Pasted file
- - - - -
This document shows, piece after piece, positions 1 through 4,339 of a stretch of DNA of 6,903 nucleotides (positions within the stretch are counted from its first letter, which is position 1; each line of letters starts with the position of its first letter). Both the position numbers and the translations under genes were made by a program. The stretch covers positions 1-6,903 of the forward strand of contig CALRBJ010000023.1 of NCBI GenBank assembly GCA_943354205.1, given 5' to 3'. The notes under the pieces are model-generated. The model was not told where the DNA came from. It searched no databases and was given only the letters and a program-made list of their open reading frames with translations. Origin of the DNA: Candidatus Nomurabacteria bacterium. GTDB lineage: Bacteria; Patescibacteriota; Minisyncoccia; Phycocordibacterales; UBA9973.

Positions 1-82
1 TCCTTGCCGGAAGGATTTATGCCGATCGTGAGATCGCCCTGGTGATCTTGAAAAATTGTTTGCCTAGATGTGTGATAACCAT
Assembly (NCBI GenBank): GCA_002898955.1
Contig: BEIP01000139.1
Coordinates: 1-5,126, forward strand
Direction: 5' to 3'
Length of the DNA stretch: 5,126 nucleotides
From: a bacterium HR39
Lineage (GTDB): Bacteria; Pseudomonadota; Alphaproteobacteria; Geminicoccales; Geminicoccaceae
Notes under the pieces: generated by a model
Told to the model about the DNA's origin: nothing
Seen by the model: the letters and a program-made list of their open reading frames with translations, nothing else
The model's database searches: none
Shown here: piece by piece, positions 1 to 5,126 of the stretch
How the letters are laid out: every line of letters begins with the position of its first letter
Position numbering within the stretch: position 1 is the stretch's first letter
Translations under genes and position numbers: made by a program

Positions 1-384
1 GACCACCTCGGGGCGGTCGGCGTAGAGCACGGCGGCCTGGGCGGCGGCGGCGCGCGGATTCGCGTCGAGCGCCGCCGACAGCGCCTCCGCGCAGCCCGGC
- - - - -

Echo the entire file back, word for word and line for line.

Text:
This document shows, piece after piece, positions 1 through 4,339 of a stretch of DNA of 6,903 nucleotides (positions within the stretch are counted from its first letter, which is position 1; each line of letters starts with the position of its first letter). Both the position numbers and the translations under genes were made by a program. The stretch covers positions 1-6,903 of the forward strand of contig CALRBJ010000023.1 of NCBI GenBank assembly GCA_943354205.1, given 5' to 3'. The notes under the pieces are model-generated. The model was not told where the DNA came from. It searched no databases and was given only the letters and a program-made list of their open reading frames with translations. Origin of the DNA: Candidatus Nomurabacteria bacterium. GTDB lineage: Bacteria; Patescibacteriota; Minisyncoccia; Phycocordibacterales; UBA9973.

Positions 1-82
1 TCCTTGCCGGAAGGATTTATGCCGATCGTGAGATCGCCCTGGTGATCTTGAAAAATTGTTTGCCTAGATGTGTGATAACCAT
Assembly (NCBI GenBank): GCA_002898955.1
Contig: BEIP01000139.1
Coordinates: 1-5,126, forward strand
Direction: 5' to 3'
Length of the DNA stretch: 5,126 nucleotides
From: a bacterium HR39
Lineage (GTDB): Bacteria; Pseudomonadota; Alphaproteobacteria; Geminicoccales; Geminicoccaceae
Notes under the pieces: generated by a model
Told to the model about the DNA's origin: nothing
Seen by the model: the letters and a program-made list of their open reading frames with translations, nothing else
The model's database searches: none
Shown here: piece by piece, positions 1 to 5,126 of the stretch
How the letters are laid out: every line of letters begins with the position of its first letter
Position numbering within the stretch: position 1 is the stretch's first letter
Translations under genes and position numbers: made by a program

Positions 1-384
1 GACCACCTCGGGGCGGTCGGCGTAGAGCACGGCGGCCTGGGCGGCGGCGGCGCGCGGATTCGCGTCGAGCGCCGCCGACAGCGCCTCCGCGCAGCCCGGC